• Just before his death, the tenth and last Sikh Guru, Gobind Singh, who was in exile in Nanded (in present-day Maharashtra), sent Banda Singh Bahadur to Punjab to offer resistance to the Mughal force in Punjab.
  • The first meeting between Guru Gobind Singh and Bairagi Madho Das (later known as Banda Singh Bahadur after vaporization by the Guru) took place at Nander, on the banks of the river Godavari, on 3rd September 1708.
  • The Sikh tradition believes that the main clause of his mission was to teach a lesson to Wazir Khan, the Subedar of Sirhind, who was responsible for bricking alive the two younger sons (Sahibzadas)
    of Guru Gobind Singh
  • There, Banda Singh rallied Sikh volunteers to form an army, and with them established a large but temporary kingdom between the Sutlej and Yamuna Rivers.
  • He captured many important cities in the region including the Mughal provincial capital of Sirhind in 1710.
  • The Muslim chieftains of these areas were devastated and their landholdings were distributed to cultivators of their lands.
  • This was a revolutionary step in the history of India when the feudal system was abolished in Punjab.
  • The Sikh army under Banda Singh was not a regular army but they were highly motivated to defeat and destroy the oppressive regime of Mughals.
  • Wazir Khan (Mughal Governor of Sirhind) confronted Baba Banda Singh at Chappar Chirri (near Present day Chandigarh).
  • Chappar Chirri was a historical battle fought on May 12, 1710 in which mighty Mughal army was defeated by the Khalsa and Sirhind was captured.

Foundation of Khalsa Raj

  • Banda Singh chose a place called Mukhlisgarh (renamed Lohgarh) in the Shivalik hills of Nahan state as his capital.
  • But this Khalsa glory was short-lived. The Mughal emperor, Bahadur Shah himself led the Mughal army and attacked the Lohgarh fort, but Banda Singh had a narrow escape and could not be captured alive.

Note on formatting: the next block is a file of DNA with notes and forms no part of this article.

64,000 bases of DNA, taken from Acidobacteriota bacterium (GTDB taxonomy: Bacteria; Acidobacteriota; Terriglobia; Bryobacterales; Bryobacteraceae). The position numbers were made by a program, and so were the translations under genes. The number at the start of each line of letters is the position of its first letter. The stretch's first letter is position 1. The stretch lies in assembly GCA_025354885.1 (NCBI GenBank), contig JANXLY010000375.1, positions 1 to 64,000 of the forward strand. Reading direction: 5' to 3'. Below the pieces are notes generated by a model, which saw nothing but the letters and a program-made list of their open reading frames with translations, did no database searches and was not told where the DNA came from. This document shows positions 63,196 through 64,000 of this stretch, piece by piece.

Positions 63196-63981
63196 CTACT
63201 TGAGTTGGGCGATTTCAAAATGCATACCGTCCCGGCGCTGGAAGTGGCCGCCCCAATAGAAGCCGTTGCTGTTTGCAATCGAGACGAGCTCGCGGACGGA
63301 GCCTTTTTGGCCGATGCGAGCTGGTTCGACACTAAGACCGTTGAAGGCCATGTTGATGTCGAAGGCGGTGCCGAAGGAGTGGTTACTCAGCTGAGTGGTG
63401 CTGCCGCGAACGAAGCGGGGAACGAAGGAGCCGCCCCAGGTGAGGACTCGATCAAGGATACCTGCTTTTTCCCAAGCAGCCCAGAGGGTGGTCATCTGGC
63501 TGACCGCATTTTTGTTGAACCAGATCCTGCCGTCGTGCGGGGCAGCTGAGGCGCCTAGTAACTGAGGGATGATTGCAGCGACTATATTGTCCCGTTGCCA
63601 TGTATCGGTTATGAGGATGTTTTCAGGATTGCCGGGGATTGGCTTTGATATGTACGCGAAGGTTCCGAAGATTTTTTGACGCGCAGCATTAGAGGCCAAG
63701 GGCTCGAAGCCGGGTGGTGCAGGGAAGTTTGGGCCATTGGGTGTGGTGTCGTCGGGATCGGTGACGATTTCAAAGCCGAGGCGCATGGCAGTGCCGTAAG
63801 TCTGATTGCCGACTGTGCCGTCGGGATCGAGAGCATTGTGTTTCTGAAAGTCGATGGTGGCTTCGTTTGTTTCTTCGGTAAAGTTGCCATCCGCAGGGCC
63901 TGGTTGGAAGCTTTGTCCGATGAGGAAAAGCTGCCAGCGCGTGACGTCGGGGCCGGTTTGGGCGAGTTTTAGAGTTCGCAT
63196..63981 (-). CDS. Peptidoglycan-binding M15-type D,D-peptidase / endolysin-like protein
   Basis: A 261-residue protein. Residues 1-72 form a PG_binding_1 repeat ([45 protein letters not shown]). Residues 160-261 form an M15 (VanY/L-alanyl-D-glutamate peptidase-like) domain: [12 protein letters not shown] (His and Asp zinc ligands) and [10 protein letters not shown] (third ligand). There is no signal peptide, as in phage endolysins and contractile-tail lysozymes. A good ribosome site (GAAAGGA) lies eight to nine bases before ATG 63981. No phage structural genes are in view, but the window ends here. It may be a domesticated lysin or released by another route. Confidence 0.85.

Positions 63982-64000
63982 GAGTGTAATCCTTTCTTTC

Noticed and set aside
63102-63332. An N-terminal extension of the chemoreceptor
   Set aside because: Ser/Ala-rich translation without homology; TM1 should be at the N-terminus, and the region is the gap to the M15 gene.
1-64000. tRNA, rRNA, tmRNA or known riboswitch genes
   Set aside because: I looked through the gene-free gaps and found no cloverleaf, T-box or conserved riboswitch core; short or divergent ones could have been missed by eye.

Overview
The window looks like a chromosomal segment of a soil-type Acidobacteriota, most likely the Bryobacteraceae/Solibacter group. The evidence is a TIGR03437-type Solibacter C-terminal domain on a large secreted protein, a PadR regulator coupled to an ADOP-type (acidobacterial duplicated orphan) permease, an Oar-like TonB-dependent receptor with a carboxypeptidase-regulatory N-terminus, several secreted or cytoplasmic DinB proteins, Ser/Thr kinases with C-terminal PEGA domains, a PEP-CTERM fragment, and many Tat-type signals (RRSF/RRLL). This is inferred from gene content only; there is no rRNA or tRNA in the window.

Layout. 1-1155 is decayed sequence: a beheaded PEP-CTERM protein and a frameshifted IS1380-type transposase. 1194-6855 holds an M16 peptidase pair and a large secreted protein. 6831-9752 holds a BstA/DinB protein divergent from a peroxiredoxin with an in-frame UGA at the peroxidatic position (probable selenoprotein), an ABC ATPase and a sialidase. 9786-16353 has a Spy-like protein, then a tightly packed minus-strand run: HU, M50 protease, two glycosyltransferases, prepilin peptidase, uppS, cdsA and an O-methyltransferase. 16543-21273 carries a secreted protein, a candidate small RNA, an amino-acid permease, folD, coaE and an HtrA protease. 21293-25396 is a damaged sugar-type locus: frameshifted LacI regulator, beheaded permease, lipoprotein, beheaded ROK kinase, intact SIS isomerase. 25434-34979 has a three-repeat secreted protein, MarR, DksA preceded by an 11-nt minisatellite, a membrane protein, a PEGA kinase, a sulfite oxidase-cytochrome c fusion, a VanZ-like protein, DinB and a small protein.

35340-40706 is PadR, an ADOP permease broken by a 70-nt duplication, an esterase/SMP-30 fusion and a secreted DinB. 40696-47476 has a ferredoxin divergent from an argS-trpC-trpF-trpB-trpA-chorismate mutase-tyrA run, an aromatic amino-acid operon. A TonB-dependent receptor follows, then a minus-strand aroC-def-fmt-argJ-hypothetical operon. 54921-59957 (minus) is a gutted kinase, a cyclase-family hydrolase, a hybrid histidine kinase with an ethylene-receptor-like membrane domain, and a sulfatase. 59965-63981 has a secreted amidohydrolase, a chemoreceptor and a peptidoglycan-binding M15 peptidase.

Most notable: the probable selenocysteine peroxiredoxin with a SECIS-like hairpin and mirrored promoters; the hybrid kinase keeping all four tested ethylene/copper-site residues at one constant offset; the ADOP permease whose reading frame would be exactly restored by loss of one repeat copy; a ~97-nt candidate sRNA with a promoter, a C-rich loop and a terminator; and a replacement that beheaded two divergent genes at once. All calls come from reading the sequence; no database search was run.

• The Khalsa army re-assembled to conquer areas of Jallandhar Doab. He re-captured Lohgarh again and hoisted the Khalsa flag.

The capture of Banda Singh Bahadur

  • Mughal Emperor Farukhsiyar appointed Abdus Samad Khan, the Subedar of Lahore, to capture Banda Singh alive.
  • Abdus Samad Khan captured Banda Bahadur from a fortress at Gurdas Nangal near Gurdaspur (Battle of Gurdas Nangal) after cutting off all food and fodder supplies for 8 months (7th April 1715 to 7 December 1715).
  • It is unfortunate that fissures appeared in followers of Banda Singh Bahadur. They split into two groups: Bandais and Tat Khalsa.
  • This may be one of the reasons of their defeat at the hands of Abdus Samad Khan.
  • Earlier, Banda Singh wrote letters to Rajput Maharajas to join his crusade for uprooting the Mughal Empire. He wrote a letter to Mirza Raja Swai Jai Singh on September 11, 1711 but got no moral or physical support.
  • In campaign of Lohgarh and Gurdas Nangal, Hindu Rajas of Shivalik hill states supported the Mughal army by men and materials.
  • Banda Singh and 700 Sikh soldiers of his army were brought to Delhi in chains and massacred in 1716.

Highlights of Banda Singh Bahadur’s campaign

  • Baba Banda Singh created the first Khalsa commonwealth of Guru Gobind Singh ji’s dreams in Punjab.
  • He abolished feudal system of Jagirdari and established democracy and Panchayati raj.

Sikh Coins of Banda Singh Bahadur (1710)

  • The first-ever Sikh coins are credited to the great Sikh warrior and commander of the Khalsa army, Baba Banda Singh Bahadur.